In a sincere effort to get me pumped up to play Santa on two consecutive days at parties that are a cross between a soccer riot and a kindergarten Christmas pageant, Louis and Jeff insisted I meet them at the Met this week to check out the venue and get a pre-game pep talk.
"You need to get a really good sleep the night before and come in bigger and better than ever," explained Louis, who has talked this columnist into doing dozens of charitable events — including portraying Shermy, the hapless shepherd, in Manitoba Theatre for Young People’s production of A Charlie Brown Christmas — over the years. "We want you to share all the love and joy that I know you have inside with these kids.
"Meeting Santa is the highlight of the day. That’s what they’re going to go home and tell their parents about, and the other kids at school."
Liba, Variety’s boss in Manitoba, said it’s all about making a magical Christmas memory for a group of kids who typically don’t have many opportunities to celebrate at this time of year.
"The need is astounding," he said over coffee. "One in three kids in this province don’t have enough. That’s shocking when you think about it. We’re not trying to raise a bunch of money. We’re just trying to do something nice for kids that deserve it.
"We do rank lowest of any province when it comes to child poverty. One in three kids are living at or below the poverty line. For us to provide these kids with opportunities is a good thing for all of us."
The way it works is the kids will be met by teams of volunteer elves and escorted through the foyer, which will be festooned with an explosion of holiday decor, including a snow-making machine that Liba — "I had to try it out" — bravely tested in his Variety office.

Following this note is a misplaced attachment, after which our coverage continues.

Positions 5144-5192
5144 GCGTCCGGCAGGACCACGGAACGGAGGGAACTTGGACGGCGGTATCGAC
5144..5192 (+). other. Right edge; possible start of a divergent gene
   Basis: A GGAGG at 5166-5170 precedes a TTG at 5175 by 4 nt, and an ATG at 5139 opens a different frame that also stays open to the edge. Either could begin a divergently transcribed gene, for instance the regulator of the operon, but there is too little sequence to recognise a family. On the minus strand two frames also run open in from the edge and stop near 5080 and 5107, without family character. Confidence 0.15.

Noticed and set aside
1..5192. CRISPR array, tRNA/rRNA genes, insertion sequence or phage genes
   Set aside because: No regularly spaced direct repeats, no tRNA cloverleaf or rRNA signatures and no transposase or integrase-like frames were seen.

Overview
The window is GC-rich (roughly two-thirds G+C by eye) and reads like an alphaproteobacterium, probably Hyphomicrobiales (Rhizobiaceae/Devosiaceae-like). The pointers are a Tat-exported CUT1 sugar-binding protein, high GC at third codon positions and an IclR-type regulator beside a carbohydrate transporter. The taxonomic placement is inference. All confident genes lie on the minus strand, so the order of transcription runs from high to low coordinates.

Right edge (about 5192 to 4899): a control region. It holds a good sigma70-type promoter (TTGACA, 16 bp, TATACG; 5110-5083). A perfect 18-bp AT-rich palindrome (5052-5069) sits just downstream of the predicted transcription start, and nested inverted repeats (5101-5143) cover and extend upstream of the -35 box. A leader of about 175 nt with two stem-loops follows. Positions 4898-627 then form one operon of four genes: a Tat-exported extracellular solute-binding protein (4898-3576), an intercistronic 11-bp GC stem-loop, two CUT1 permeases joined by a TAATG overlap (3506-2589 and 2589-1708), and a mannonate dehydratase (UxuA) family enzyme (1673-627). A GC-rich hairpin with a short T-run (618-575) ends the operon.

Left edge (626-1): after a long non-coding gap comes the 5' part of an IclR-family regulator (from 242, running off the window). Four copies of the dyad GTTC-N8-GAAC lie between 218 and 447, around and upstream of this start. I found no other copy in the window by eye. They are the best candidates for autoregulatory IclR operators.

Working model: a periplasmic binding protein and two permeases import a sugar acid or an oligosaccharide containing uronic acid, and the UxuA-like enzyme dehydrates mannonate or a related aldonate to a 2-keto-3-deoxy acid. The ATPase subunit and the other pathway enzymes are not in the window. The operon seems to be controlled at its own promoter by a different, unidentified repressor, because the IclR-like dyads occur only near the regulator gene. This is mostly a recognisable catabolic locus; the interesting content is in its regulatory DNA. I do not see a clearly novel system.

Sporting novelty reindeer antlers, the kids will be greeted by Mrs. Claus, as portrayed by Barb Rudiak, before being ushered into the theatre for entertainment and a feast of cheeseburgers, chicken fingers, veggies and dip, all served at tables covered in white linens.
Then Santa makes his grand entrance on an upper balcony before hitting the stage to lead a round of holiday karaoke, capped off by St. Nick wading into the sugar-fuelled kiddie mosh pit to hand out hugs and holiday toys.
Speaking of toys, Santa’s pal Louis approached another buddy, toy-marketing expert Robert Yusim, for a little help in soliciting donations.
"Fifteen minutes later, I got an email saying, ‘Louis, I’ve confirmed 650 toys to cover the two days’... the next day he gets back to me and says, ‘I’ve got 650 more toys from a different toy company.’ And a day later, he gets back to me and says we’ve got another 650 toys," an overjoyed Louis chirped.
"Bison Transport is delivering all the toys for the parties as a gift for the kids — 14 pallets of toys. That’s a lot of toys. There’s a lot of kindness out there."
Before they leave, the kids also get a loot bag stuffed with goodies and practical items, including socks and toques. But the best gift of all is an unforgettable holiday memory, and knowing their community truly cares about them.
Doug has held almost every job at the newspaper — reporter, city editor, night editor, tour guide, hand model — and his colleagues are confident he’ll eventually find something he is good at.